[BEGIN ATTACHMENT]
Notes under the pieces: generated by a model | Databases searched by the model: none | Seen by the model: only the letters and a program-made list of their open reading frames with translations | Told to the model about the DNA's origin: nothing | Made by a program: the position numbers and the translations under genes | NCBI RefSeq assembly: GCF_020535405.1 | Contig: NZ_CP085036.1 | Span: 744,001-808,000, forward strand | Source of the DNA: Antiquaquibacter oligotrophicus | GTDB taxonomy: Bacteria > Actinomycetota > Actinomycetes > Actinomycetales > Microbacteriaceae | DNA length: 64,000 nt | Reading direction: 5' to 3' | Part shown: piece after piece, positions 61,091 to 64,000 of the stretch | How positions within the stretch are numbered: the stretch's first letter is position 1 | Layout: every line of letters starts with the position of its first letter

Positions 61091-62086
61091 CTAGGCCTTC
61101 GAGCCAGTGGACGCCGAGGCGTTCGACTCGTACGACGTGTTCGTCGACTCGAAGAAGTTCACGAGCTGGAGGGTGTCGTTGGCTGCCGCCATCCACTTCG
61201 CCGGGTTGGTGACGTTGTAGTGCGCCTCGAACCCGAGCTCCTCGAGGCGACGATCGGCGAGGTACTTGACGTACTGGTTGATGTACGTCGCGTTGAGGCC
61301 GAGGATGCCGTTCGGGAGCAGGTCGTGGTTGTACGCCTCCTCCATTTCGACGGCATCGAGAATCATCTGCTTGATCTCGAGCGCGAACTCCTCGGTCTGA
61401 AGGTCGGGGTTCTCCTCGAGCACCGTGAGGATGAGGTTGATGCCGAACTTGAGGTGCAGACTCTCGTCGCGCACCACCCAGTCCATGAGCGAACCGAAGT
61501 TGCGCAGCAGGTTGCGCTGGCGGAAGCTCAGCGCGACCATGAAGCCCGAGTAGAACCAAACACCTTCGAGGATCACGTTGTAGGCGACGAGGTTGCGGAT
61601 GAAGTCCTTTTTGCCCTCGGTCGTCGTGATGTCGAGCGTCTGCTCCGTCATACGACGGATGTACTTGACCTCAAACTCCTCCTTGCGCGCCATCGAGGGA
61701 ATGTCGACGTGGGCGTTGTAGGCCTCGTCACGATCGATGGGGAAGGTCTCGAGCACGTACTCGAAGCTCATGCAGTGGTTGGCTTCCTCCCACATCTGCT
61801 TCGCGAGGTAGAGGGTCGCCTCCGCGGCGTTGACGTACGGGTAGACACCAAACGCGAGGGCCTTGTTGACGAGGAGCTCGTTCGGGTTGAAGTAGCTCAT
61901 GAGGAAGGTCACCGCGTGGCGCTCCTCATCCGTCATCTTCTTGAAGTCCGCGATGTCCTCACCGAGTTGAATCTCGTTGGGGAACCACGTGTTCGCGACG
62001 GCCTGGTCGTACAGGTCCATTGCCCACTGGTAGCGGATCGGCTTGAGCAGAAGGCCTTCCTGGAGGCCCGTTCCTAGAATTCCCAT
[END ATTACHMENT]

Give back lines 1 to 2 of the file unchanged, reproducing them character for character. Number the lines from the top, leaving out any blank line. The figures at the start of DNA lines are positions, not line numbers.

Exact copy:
Notes under the pieces: generated by a model | Databases searched by the model: none | Seen by the model: only the letters and a program-made list of their open reading frames with translations | Told to the model about the DNA's origin: nothing | Made by a program: the position numbers and the translations under genes | NCBI RefSeq assembly: GCF_020535405.1 | Contig: NZ_CP085036.1 | Span: 744,001-808,000, forward strand | Source of the DNA: Antiquaquibacter oligotrophicus | GTDB taxonomy: Bacteria > Actinomycetota > Actinomycetes > Actinomycetales > Microbacteriaceae | DNA length: 64,000 nt | Reading direction: 5' to 3' | Part shown: piece after piece, positions 61,091 to 64,000 of the stretch | How positions within the stretch are numbered: the stretch's first letter is position 1 | Layout: every line of letters starts with the position of its first letter

Positions 61091-62086